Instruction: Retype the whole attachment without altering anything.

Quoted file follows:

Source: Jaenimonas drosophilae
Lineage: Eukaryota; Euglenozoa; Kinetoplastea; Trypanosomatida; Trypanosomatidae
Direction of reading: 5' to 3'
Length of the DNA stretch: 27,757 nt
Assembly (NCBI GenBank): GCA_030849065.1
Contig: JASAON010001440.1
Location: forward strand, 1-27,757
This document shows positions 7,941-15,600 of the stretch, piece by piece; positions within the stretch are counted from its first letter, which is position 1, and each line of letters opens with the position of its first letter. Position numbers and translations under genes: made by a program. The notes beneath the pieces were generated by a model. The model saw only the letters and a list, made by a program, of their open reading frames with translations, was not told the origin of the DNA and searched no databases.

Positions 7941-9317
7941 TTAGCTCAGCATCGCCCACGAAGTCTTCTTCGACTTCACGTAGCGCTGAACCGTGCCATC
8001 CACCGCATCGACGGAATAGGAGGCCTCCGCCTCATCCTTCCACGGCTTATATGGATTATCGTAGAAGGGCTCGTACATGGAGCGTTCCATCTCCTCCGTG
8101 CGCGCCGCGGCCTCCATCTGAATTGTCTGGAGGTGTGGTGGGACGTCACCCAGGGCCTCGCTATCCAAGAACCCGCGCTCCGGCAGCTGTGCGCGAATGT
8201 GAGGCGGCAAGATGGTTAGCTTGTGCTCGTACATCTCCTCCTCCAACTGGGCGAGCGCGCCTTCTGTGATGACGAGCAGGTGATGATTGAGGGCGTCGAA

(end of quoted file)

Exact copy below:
Source: Jaenimonas drosophilae
Lineage: Eukaryota; Euglenozoa; Kinetoplastea; Trypanosomatida; Trypanosomatidae
Direction of reading: 5' to 3'
Length of the DNA stretch: 27,757 nt
Assembly (NCBI GenBank): GCA_030849065.1
Contig: JASAON010001440.1
Location: forward strand, 1-27,757
This document shows positions 7,941-15,600 of the stretch, piece by piece; positions within the stretch are counted from its first letter, which is position 1, and each line of letters opens with the position of its first letter. Position numbers and translations under genes: made by a program. The notes beneath the pieces were generated by a model. The model saw only the letters and a list, made by a program, of their open reading frames with translations, was not told the origin of the DNA and searched no databases.

Positions 7941-9317
7941 TTAGCTCAGCATCGCCCACGAAGTCTTCTTCGACTTCACGTAGCGCTGAACCGTGCCATC
8001 CACCGCATCGACGGAATAGGAGGCCTCCGCCTCATCCTTCCACGGCTTATATGGATTATCGTAGAAGGGCTCGTACATGGAGCGTTCCATCTCCTCCGTG
8101 CGCGCCGCGGCCTCCATCTGAATTGTCTGGAGGTGTGGTGGGACGTCACCCAGGGCCTCGCTATCCAAGAACCCGCGCTCCGGCAGCTGTGCGCGAATGT
8201 GAGGCGGCAAGATGGTTAGCTTGTGCTCGTACATCTCCTCCTCCAACTGGGCGAGCGCGCCTTCTGTGATGACGAGCAGGTGATGATTGAGGGCGTCGAA